Developers/Students who are new to Open source usually get overwhelmed by the huge codebase. In this particular blog, I will be giving some tips on how to Approach a Codebase(The right way). And I learned this from Rahul Pandey from CS Dojo's podcast.
Before talking about the approach to read a codebase, let's understand why contributing to open source is necessary for any developer in the first place. As we all know when a Software Developer gets a job at a company, after joining the company the first thing that the developer has to do is to read the existing codebase of that particular company. And if that person doesn't know the right way to approach the codebase, he/she might get burned out and feel like giving up. Or the worst case would be he/she won't be able to survive in the Tech world.
Here's where open source helps you before getting into that trouble. Before joining a company or a startup, we should start contributing to open source projects. There are 100+ beginner friendly Open source projects & organizations on Github & GSoC (Here's the link: Open source).
Now, the most common issue that a student/developer face while trying to contribute to an Open source project is difficulty in reading or going through the codebase.
The Right way to start Contributing✅
Start running the ASAP
The number one biggest thing that a person can do is start running the code as soon as possible and this might sound obvious but this is a crucial step to start off. And what you should not do is think "let me spend the next week reading the code and try to understand it in my head and then I'll run it and it'll make a lot of sense to me" but that never works. The way you understand the code is by writing the code and then modifying it (which is what we'll talk about in the next step). The other thing is when I talk about running the code I also mean like make any change so that you can actually see a result. So like what I mean is like "I'm going to add a log statement", "I'm going to put a breakpoint somewhere and I'm going to see that breakpoint get hit", or start making some minor or major changes that are visible. If you can do that you're already halfway through in terms of understanding the new code base. But what you shouldn't do is like read the code in isolation and hope that it'll magically make sense to you, that almost never works especially working with any big companies' codebases.
Intentionally break things and then understand How they broke
Before you make your change you have to understand the current state of the logic, if you don't understand the way things are working then how could you possibly make a change to make it better?
Land a low-effort code change quickly
Okay so the idea here is that, another really common failure made is that people think that they understand the project (which is good) and then they say "let me make some changes right now" and then they'll basically come up with a code change which is like 500 lines and then they expect all the people on that team to already understand it and review it, and that's a big mistake because I think for two reasons it's a big mistake,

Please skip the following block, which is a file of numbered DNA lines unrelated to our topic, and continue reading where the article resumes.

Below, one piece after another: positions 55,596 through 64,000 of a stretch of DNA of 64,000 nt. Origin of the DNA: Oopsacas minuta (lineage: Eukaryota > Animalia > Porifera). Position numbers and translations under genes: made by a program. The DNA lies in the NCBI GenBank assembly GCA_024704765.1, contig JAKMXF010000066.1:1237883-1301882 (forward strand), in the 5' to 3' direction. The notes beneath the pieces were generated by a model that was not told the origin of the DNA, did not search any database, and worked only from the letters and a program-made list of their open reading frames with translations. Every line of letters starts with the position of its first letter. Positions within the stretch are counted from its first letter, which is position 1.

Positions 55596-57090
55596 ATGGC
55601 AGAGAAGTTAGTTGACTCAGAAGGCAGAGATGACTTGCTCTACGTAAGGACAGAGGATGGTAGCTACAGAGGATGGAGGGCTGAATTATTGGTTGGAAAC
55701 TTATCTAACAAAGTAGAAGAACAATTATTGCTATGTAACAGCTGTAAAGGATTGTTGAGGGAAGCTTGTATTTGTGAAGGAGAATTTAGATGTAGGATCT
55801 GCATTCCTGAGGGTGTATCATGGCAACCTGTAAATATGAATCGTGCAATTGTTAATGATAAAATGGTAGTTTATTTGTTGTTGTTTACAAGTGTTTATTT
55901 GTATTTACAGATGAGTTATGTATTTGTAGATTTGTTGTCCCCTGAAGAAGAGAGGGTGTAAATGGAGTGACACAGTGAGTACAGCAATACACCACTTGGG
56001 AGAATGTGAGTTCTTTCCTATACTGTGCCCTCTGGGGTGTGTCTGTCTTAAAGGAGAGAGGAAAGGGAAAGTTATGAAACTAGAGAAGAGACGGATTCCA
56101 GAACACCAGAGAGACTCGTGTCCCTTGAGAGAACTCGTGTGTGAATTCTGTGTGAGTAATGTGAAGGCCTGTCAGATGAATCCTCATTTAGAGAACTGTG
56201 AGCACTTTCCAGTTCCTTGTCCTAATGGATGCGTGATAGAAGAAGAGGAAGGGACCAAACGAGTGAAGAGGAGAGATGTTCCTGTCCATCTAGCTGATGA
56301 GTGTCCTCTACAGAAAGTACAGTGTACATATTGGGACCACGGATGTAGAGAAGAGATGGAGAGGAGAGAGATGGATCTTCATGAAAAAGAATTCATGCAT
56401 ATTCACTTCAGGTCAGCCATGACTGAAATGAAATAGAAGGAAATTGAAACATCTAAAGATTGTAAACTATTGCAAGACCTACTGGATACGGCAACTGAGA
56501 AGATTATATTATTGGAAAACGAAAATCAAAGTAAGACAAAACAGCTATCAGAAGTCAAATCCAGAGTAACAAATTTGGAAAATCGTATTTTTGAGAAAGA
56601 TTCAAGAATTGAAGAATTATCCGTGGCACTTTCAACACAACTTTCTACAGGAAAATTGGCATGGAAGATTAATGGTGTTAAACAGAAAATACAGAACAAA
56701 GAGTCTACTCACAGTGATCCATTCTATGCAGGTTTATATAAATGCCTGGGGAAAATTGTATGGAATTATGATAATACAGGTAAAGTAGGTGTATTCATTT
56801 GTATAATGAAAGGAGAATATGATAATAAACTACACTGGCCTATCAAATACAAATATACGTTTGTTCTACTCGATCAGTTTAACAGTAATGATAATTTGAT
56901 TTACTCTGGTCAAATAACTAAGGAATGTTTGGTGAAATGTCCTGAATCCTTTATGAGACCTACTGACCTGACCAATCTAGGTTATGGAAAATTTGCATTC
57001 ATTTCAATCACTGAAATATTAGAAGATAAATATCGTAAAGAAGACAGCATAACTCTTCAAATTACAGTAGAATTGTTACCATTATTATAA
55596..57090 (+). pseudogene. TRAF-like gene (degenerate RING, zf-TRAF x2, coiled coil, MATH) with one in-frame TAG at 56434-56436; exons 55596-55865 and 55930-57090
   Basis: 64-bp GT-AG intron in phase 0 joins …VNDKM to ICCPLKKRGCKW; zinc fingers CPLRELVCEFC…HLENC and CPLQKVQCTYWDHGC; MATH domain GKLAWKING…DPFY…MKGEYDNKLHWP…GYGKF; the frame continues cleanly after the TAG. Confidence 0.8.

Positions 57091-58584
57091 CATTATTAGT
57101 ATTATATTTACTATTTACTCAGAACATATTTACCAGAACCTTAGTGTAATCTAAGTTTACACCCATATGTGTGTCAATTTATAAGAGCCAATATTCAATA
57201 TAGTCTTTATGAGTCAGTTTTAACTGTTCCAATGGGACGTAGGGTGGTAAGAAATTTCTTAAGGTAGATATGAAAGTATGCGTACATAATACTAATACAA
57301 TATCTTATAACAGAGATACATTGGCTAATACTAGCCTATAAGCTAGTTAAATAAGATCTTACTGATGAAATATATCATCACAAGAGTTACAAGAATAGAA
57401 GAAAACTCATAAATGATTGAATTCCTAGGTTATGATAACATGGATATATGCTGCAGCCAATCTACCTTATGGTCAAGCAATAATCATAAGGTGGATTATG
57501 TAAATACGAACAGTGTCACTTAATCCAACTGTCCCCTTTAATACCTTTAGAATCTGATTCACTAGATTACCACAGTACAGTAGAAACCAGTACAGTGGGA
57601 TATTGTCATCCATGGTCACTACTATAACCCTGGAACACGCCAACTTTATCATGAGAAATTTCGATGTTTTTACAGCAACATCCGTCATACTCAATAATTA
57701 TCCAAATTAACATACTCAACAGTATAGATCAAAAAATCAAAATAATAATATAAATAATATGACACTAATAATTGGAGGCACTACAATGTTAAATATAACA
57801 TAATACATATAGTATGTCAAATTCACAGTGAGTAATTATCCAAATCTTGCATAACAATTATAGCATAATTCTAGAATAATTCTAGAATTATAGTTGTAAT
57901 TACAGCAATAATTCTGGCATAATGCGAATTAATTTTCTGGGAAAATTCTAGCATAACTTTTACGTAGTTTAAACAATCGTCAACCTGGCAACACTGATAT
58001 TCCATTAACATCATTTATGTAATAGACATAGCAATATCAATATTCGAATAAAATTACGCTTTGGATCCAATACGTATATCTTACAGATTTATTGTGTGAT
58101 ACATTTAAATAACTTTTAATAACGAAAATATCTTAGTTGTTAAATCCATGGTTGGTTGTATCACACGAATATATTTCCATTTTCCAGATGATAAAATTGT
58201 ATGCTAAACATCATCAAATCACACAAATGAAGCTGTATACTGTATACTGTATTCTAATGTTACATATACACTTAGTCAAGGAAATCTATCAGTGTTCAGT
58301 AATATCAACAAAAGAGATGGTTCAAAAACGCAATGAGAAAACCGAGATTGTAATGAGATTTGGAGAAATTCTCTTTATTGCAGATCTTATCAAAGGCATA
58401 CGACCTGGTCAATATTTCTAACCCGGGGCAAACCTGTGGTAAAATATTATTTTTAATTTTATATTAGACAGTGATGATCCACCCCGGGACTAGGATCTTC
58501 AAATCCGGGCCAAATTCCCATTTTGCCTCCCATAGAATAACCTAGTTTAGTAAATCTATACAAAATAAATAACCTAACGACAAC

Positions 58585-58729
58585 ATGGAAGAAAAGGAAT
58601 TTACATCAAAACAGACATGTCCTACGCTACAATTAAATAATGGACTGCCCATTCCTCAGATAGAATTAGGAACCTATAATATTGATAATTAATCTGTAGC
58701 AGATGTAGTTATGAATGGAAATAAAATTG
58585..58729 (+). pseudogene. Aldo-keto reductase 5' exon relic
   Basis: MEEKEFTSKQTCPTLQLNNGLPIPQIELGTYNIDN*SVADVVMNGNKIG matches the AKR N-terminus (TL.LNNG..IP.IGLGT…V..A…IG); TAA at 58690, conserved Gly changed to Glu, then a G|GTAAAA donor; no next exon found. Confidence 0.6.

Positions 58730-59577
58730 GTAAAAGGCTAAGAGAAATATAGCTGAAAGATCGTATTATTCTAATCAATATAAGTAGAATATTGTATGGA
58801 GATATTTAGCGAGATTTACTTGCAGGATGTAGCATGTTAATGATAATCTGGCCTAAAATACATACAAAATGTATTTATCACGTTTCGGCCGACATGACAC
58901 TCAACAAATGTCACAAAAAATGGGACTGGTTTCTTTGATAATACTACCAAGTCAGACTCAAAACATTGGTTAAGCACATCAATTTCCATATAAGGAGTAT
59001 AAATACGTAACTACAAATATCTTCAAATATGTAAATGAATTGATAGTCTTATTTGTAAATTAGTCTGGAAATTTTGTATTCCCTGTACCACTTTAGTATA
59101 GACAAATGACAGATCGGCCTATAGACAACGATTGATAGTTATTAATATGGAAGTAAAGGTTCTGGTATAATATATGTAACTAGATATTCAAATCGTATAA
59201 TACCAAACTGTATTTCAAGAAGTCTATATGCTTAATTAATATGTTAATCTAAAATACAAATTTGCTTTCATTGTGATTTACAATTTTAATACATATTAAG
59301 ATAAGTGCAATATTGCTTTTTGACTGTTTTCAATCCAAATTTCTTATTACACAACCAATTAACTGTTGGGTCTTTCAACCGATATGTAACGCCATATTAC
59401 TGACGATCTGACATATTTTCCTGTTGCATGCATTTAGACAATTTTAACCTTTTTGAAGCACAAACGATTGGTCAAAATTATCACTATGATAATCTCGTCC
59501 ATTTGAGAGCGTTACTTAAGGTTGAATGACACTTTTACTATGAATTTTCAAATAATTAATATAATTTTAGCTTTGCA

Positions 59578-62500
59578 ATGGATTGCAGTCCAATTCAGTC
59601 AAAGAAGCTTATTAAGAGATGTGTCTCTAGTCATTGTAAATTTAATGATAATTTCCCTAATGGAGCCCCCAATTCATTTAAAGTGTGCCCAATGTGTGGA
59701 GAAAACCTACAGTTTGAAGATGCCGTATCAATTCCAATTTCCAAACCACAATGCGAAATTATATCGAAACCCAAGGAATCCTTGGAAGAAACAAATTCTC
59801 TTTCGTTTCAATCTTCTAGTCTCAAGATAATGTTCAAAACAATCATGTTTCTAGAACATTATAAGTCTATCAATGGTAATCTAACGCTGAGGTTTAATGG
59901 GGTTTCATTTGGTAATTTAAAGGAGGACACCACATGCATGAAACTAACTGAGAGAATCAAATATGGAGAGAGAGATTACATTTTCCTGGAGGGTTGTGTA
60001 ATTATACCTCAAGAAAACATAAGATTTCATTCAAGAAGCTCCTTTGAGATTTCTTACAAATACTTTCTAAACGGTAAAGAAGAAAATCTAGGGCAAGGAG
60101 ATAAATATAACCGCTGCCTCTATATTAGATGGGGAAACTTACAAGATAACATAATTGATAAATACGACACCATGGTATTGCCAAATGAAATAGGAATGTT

At these big companies where you have these large codebases, a big part of landing code is actually gaining the trust, and let's say you've never worked in my code before and you basically made a big change and now you're expecting me to review it, basically came out of nowhere & made this big change and now you are expecting me to understand it and review it without giving me much context or without gaining my trust yet.
Often times things will happen in the process of making the code change that will be unexpected for you and so my recommendation for everyone is that, don't care how small the contribution is if it's just like adding a comment to a random place in the file make that code change right now and land it.
Understand the code hotspots
So the idea here is basically that when you enter into a company like Google, Facebook, Microsoft these are companies that have tons and tons of developers and they've been around for a decade or more, and so there are going to be large parts of the code base which are dormant and what I mean by that is basically they're going to be large parts of the code base that no one really understands or no one has touched in years. My advice would be, generally if you're new in the team you're not going to be making a change in one of those dormant parts of the codebase, typically people will be making a change in the area of the code which has already been actively being changed. I would recommend you all to understand where are people actually making changes on the code and so tactically the way you do that is by looking at the updated files or there are many tools in local IDE(vscode) that helps us to understand where & when the changes has been made.
If you just follow these simple steps, I'm sure you are ahead of most of the new contributors. Also, the most common mistake a new contributor makes is that, most of them don't read the README file or just read the half of them or just views the website of that project(in case if you are contributing to a web-based project).
Finally if you have read all this and really understood what I was trying saying then you did a great job and I'm sure you gonna make it🚀.